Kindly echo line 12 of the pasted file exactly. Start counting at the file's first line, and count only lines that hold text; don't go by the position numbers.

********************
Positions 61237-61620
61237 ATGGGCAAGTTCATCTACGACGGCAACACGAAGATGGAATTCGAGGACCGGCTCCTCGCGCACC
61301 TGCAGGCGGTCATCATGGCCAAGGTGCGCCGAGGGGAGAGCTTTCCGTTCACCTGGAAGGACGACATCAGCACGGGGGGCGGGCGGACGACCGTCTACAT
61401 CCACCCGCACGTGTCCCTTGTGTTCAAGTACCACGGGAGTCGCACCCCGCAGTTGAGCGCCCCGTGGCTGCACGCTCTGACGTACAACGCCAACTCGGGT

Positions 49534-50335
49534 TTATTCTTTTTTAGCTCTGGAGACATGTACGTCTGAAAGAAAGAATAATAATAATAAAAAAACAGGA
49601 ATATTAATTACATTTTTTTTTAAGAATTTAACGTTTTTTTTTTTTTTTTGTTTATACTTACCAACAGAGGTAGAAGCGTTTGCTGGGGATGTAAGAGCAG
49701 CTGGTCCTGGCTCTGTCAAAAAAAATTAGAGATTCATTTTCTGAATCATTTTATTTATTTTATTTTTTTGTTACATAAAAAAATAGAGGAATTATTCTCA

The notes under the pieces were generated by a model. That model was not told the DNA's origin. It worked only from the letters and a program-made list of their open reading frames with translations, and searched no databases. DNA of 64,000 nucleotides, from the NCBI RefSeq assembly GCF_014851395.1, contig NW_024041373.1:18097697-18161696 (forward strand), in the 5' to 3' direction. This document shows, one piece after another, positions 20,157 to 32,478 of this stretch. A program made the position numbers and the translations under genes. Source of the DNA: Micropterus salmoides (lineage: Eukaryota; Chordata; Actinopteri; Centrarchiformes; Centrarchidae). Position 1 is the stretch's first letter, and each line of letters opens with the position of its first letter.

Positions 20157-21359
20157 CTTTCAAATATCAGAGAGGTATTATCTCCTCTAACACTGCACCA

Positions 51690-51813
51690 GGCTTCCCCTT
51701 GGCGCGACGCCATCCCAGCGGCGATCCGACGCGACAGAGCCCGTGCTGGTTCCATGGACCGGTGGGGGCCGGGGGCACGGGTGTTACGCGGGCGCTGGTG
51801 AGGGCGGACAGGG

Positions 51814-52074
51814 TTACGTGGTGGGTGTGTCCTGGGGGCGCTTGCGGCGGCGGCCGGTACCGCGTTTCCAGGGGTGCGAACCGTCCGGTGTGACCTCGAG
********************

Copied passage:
Positions 51690-51813